Lay vs. Lie
Sara has a headache, so Derek suggested that she take an aspirin and lay down for a while.
Lay and lie … two of the most confusing verbs in the English language. People often interchange the words and think nothing of it; however, the words do not mean the same thing.
Yes, they both have to do with placing something down. However, with lay, you’re transferring the action to something or someone else. (For grammar geeks, that means the verb is transitive and requires an object.)
Kris, please lay the baby in his crib. (The action is being transferred from Kris to the baby—it’s transitive—therefore, lay.)
With lie, there is no transfer of action. (It is intransitive and needs no object.)
I am exhausted; I need to lie down. (Involves no other person or object—it’s intransitive—therefore, lie.)
So, in the “headache” sentence above, the correct word is lie.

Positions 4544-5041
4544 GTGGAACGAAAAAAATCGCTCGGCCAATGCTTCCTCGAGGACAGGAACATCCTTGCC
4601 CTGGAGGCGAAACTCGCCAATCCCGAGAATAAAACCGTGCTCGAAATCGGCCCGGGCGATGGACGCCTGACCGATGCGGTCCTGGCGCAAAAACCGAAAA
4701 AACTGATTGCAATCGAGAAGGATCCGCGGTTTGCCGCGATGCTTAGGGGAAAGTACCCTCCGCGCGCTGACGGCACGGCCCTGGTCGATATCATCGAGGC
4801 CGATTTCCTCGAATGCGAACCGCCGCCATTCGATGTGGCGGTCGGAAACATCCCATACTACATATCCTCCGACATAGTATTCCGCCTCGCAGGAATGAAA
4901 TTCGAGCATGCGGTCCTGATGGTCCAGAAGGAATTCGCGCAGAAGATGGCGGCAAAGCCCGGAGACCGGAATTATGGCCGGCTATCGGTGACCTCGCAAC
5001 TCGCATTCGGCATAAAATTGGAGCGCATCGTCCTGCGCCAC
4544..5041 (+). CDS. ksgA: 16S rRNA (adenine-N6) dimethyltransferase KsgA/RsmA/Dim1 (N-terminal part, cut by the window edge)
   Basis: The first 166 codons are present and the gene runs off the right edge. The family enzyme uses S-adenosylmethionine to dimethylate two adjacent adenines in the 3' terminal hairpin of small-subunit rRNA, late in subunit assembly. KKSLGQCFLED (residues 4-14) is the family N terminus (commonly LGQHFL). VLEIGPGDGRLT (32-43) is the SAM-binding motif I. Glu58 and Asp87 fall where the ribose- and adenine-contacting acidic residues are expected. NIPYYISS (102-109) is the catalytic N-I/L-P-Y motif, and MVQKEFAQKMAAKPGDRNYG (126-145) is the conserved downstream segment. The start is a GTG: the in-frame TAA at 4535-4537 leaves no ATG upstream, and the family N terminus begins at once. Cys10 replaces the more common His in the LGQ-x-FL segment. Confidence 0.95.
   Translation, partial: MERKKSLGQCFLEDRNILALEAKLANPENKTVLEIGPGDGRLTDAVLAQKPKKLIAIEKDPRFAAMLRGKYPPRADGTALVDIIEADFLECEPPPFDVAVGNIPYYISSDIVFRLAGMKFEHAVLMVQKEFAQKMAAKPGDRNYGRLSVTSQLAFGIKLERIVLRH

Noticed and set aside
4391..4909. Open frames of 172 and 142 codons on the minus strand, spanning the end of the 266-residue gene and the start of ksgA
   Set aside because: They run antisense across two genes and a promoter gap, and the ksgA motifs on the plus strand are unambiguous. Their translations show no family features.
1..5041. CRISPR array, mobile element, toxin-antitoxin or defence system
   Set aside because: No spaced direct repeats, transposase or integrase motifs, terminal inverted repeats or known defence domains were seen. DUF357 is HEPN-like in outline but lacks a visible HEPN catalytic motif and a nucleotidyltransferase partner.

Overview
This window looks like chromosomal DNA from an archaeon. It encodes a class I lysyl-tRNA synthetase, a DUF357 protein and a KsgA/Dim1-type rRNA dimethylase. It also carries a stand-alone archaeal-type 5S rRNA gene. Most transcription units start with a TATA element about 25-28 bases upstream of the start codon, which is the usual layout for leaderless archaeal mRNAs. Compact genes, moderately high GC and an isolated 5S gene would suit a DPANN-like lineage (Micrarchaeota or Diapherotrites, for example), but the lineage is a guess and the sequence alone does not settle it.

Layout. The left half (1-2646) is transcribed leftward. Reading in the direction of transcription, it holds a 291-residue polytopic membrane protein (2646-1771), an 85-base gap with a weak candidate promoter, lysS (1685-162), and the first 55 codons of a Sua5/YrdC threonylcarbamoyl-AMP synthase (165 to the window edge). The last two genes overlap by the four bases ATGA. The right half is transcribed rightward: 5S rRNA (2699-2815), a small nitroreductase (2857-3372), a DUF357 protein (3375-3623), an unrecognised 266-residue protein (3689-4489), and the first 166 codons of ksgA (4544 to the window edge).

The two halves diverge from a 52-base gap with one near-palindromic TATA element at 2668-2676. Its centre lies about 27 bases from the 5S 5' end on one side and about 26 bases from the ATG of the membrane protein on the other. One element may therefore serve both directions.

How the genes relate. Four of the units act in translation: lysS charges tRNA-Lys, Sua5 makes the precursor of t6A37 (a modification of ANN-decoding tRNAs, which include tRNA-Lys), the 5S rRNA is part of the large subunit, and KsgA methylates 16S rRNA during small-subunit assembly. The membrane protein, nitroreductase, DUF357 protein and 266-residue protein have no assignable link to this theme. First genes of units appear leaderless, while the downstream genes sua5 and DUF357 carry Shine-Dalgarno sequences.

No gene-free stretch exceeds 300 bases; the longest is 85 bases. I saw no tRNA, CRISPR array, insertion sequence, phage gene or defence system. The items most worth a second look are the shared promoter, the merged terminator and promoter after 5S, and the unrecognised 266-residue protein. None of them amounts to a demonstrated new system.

Seems pretty straightforward, right? … until you find out that the past tense of lie is lay. Wait. What? Really? No wonder it’s so confusing.
To give you some clarity, here are the tenses of these two verbs:
lie | (am) lying | lay | (have) lain
lay | (am) laying | laid | (have) laid
Tabitha was feeling sick yesterday; she lay in bed until well past noon.
In our poker game last night, John laid down a straight flush.
As I said, two of the most confusing verbs in the English language. So feel free to lay your laptop aside and lie down for a while to fully absorb this grammar tip.
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